A new tool for molecular architects

June 20, 2012

Professor Stefan Matile does not mention whether, as a child, he was a big fan of Lego. However, as an adult, he is fascinated by the game of molecular construction. Using the rules of chemistry, it is possible to artificially assemble all kinds of molecules and even nanomachines.

However, chemists in this area feel their creativity constrained by the small number of bond types available for binding atoms and molecules. Such is the case for this UNIGE and NCCR Chemical Biology chemist who decided several years ago to flush out new kinds of bonds. "The literature murmured about the existence of a possible halogen bond, particularly in thyroid gland biology," explains the specialist. "It was said to be very similar to the hydrogen bond except for an important detail: while the hydrogen bond (hydrophilic) works only in water, the halogen bond (hydrophobic) feels at ease in fatty environments."

To highlight this bond and its potential usefulness, Stefan Matile's team sought to compose the smallest molecular system possible. They bonded a carbon atom and an iodine atom (member of the halogen family) to establish that in so doing they created an imbalance in the distribution of electrons orbiting the iodine nucleus. This results in an excess of negative charge on one side and a negative charge deficit on the other. This deficit acts as a positive charge, now capable of interacting with anions (negatively charged atoms).

The Geneva team's biggest contribution is to have demonstrated that this system can transport anions across a phospholipid bilayer membrane, similar to that found in our cells.

"This halogen bond acts somewhat like a buoy and allows anions to swim across the fatty interior of the membrane," adds Stefan Matile. "This is obviously a very interesting function for NCCR Chemical Biology, one of whose goals is to discover new ways to penetrate cells without damaging them."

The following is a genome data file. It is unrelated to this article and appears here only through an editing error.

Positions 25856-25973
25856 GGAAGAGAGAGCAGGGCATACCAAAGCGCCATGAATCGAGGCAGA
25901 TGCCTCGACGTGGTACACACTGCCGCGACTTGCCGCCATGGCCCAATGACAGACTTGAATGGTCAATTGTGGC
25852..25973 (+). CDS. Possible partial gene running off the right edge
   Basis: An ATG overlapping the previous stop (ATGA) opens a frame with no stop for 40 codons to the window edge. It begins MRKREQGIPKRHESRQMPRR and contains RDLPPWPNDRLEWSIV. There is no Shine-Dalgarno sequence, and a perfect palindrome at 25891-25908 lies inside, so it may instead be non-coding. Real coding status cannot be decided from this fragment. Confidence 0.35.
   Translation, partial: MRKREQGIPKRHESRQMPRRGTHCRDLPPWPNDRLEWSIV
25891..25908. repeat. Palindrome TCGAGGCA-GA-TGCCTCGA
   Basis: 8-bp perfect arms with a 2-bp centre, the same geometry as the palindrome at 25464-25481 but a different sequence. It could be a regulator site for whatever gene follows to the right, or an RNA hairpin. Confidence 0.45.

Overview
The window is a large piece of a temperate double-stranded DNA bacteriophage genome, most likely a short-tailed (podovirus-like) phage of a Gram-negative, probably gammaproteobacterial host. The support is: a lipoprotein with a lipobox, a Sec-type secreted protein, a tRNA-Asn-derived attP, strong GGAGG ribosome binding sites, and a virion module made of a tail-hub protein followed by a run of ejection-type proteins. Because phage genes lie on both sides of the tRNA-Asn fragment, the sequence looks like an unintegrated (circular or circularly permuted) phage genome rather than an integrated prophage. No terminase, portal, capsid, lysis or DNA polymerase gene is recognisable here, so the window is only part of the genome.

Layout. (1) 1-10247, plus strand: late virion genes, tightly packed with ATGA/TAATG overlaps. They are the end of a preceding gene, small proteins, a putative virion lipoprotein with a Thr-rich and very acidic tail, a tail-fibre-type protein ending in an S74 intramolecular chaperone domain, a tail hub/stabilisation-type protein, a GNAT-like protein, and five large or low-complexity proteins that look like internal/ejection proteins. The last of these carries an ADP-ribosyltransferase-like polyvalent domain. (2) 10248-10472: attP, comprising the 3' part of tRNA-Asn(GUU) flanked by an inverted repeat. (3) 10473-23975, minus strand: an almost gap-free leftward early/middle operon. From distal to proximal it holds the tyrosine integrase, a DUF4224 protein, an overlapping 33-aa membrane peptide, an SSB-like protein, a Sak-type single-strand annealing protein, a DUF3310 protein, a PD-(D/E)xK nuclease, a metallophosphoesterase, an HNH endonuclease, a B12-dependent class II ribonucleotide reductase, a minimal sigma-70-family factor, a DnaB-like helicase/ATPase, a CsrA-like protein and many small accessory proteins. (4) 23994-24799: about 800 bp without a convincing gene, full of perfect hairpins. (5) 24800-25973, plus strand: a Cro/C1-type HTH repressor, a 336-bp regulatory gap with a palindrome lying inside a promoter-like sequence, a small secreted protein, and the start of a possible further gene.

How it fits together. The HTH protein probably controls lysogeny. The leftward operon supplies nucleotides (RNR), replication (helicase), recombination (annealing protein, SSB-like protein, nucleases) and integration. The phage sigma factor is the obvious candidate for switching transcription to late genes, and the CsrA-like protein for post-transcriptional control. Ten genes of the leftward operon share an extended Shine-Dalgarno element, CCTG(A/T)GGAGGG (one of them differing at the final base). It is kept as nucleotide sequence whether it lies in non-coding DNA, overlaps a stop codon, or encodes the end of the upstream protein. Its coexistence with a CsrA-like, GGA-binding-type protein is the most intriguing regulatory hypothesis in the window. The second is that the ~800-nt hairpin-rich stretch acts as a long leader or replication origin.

This discovery is currently situated in the field of fundamental science, but could very quickly find applications, especially in the medical field. Some diseases are in fact linked to the inability of some organs to allow vital ions across cell membranes.

Université de Genève

Related Anions Articles from Brightsurf:

Anions matter
Metal-ion hybrid capacitors combine the properties of capacitors and batteries.

A new candidate material for quantum spin liquids
Using a unique material, EPFL scientists have been able to design and study an unusual state of matter, the Quantum Spin Liquid.

LiU researchers first to develop an organic battery
Researchers at the Laboratory of Organic Electronics, Linköping University, have for the first time demonstrated an organic battery.

Perovskite materials: Neutrons show twinning in halide perovskites
Solar cells based on hybrid halide perovskites achieve high efficiencies.

Solvation rearrangement brings stable zinc/graphite batteries closer to commercial grid storage
A research team led by Prof. CUI Guanglei and ZHAO Jingwen from Qingdao Institute of Bioenergy and Bioprocess Technology (QIBEBT), Chinese Academy of Sciences (CAS) proposed an approach of solvation rearrangement that brings stable zinc/graphite batteries closer to commercial grid storage.

Li-ions transport across electrolytes and SEI like beads passing through a Galton Board
Covalent organic framework (COF) film coating on a commercial polypropylene separator is applied as an ion redistributor to eliminate Li dendrites, leading to a high Li-ion transference number of 0.77±0.01.

Hydrated eutectic electrolytes help improve performance of aqueous zn batteries
A research team led by Prof. CUI Guanglei from the Qingdao Institute of Bioenergy and Bioprocess Technology (QIBEBT) of the Chinese Academy of Sciences has proposed a new class of aqueous electrolytes, called hydrated eutectic electrolytes, to ensure better performance of aqueous Zn batteries.

Breaking the limit
University of Freiburg researchers introduce new transition metal carbonyl complexes relevant to textbooks and applications

Antioxidant agent may prevent chronic kidney disease and Parkinson's disease
Researchers from Osaka University developed a novel dietary silicon-based antioxidant agent with renoprotective and neuroprotective effects.

Phenothiazine derivatives may find use in photodynamic therapy
A group on organic compounds under Professor Ivan Stoikov's guidance has been working on phenothiazine derivatives at Kazan Federal University since 2016.

Read More: Anions News and Anions Current Events
Brightsurf.com is a participant in the Amazon Services LLC Associates Program, an affiliate advertising program designed to provide a means for sites to earn advertising fees by advertising and linking to Amazon.com.